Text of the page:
Triple Aught Design Ranger Hoodie
Reviewer: 5’10” 165 lbs.
Size Tested: Medium
Front Zipper Length: 28”
- Material: 10 oz Polartec Wind Pro
- Treatments: DWR
- Aero Hood Design
- Single Underarm Panels with Pit Vents
- Chest Pockets with Media Ports and D-Rings
- 2 Upper Arm Pockets with Media Ports, D-Rings
- 1 Left Forearm Pocket
- 1 Double-entry Hunters Pocket
- All Zippers are YKK and Feature Zipper Garages and Reinforced Pull Tabs
- Adjustable Locking Drawcord
- Drop-Tail Hem
- Thumb Hole Cuffs
Test Locations: Sangre De Cristo & Sandia mtns, New Mexico; Ouray Ice Park & San Juan mtns, Colorado; Moab, Utah
Days Tested: 20
Based in San Francisco, California, Triple Aught Design (TAD) caught my attention when I heard about their commitment to “thorough design, high attention to detail, and strict tolerances.“ Their name comes from 000 (triple-aught), which is engineering shorthand for a thousandth of an inch, and is a long-held, high standard of precision tolerance. Additionally, TAD manufactures their whole “Ranger” line of gear in the United States.
TAD’s mid-weight Ranger Hoodie looked like it could be a solid, high-quality layering piece for colder days, or a stand-alone piece in the shoulder seasons. TAD describes the Ranger as “blending fit, function, and the superior wind resistant properties of heavyweight, Polartec® Wind Pro® fabric…to withstand demanding use across diverse climates and conditions.”
The outerwear in TAD’s Ranger series is built with Polartec WindPro, which is said to block 4x more wind than a traditional fleece jacket. Utilizing my patented “truck-surfing wind-tunnel” technique, I found that I didn’t notice wind cutting through the fabric until we got up to about 20mph. As a point of comparison, other fleece jackets that I’ve run through the Truck Wind Tunnel Test (like an older-model Patagonia R2), let you feel wind the instant it picks up.
Although it’s treated with a DWR, the Ranger Hoodie is not a stand-alone piece for foul weather. Other WindPro jackets I’ve used have a smoother, soft-shell finish, which in conjunction with a DWR coating, seem to do a better job of shedding water. The Ranger has more of a pile surface that doesn’t deflect water and trail debris quite as well.
Fit and Feel
This is where the Ranger Hoodie most impressed me; It’s obvious that TAD put a lot of time and energy into creating a garment that is cut well for athletic movement. Where I’ve had issues with other jackets while climbing, I never felt like the Ranger restricted my movement or pulled out of my harness—even while reaching far overhead for panicky clips.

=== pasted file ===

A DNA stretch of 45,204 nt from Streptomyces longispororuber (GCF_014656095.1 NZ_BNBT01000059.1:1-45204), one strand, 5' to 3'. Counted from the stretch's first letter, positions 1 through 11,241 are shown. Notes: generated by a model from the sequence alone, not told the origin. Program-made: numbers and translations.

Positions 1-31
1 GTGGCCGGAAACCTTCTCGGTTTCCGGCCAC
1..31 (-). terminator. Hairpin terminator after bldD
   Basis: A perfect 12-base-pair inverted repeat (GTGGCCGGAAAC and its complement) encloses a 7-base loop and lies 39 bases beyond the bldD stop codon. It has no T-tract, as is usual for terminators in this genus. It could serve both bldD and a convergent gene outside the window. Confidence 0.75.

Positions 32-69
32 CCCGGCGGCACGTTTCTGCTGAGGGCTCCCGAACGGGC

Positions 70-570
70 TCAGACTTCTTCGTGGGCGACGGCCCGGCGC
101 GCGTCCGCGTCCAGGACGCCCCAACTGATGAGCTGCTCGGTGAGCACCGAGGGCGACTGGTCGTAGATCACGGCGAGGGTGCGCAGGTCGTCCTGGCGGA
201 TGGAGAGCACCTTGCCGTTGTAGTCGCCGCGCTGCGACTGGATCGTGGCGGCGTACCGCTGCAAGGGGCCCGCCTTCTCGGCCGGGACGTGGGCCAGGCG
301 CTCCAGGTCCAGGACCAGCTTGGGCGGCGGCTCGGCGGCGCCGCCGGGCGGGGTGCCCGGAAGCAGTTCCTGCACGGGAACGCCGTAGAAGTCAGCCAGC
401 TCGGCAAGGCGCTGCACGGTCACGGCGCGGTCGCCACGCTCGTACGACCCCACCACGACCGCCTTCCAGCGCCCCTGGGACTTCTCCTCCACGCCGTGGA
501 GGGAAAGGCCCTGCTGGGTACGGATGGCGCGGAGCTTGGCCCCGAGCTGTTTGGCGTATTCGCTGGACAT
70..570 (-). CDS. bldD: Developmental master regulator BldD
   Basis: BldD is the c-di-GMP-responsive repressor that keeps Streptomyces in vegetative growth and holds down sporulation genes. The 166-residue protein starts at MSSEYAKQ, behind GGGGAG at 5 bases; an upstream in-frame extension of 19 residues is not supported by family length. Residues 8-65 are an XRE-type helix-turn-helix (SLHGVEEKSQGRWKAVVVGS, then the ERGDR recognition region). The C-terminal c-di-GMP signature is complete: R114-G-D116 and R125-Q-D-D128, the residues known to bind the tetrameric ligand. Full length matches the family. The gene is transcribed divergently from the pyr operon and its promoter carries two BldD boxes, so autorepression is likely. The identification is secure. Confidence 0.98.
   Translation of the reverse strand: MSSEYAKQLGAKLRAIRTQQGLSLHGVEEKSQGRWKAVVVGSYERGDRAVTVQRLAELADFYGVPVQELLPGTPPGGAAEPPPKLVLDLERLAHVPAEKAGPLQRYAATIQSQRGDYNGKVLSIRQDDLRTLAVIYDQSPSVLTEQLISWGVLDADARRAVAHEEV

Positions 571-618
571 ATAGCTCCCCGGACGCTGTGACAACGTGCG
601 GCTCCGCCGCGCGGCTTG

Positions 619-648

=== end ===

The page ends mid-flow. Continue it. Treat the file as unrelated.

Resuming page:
The Ranger Hoodie has a design and features that are similar to the TAD Stealth Hoodie LT we reviewed, but the two jackets serve quite different purposes. While the Stealth Hoodie LT is a three-layer soft shell, the Ranger Hoodie is a fairly heavy mid-layer fleece.
Like the Stealth Hoodie LT, the Ranger Hoodie has a lot of these; some I like, others I could do without. The TAD aesthetic and design philosophy are definitely geared toward folks who might find themselves out without a pack (those in survival situations, or who just prefer to stuff their pockets). But since I almost never venture into the outdoors without a backpack, I personally don’t need a lot of small pockets. (For example, I don’t imagine I’ll ever make use of the pocket on the left wrist or the hunter pocket on the back of the hoodie.)
Having said that, I never experienced any discomfort with the hunter pocket under the waist belts of a number of different packs I used in conjunction with the Ranger Hoodie. The only time I even knew the zippers were there was when I was driving, and they created a semi-awkward fold in the material on my lower back.
Although the placement of pockets on the Ranger Hoodie is nearly the same as that of the Stealth Hoodie LT, the Ranger’s pockets are all backed by ventilating fleece mesh. This provides some additional ventilating options if you unzip the chest pockets, for example.
- Underarm Panels with Pit Vents
In order for the pit vents to allow noticeable, additional airflow, I found that my elbows needed to be raised to shoulder height and open, in conjunction with the bicep pockets. Otherwise, I didn’t notice much additional airflow.
- Aero Hood
While I’d prefer an adjustable hood (and would expect one on a more technical hoodie like this), TAD designed a comfortable hood that lies flat on the back when not in use, and also functions as a high collar when not pulled up. Despite its lack of adjustability, it moves well with me when it’s in use. (FYI, I found the hood to be too small to accommodate a climbing helmet.)
- Thumb Hole Cuffs
Your experience may well vary here, but the Ranger Hoodie’s fabric is thick enough that, when using the thumb holes, I found that my grip would be compromised a bit. And while I didn’t find the Ranger’s sleeves to be too short in most situations, when using the thumb holes, the fabric pulled uncomfortably on my thumbs and the sleeves felt a little too short to use them effectively.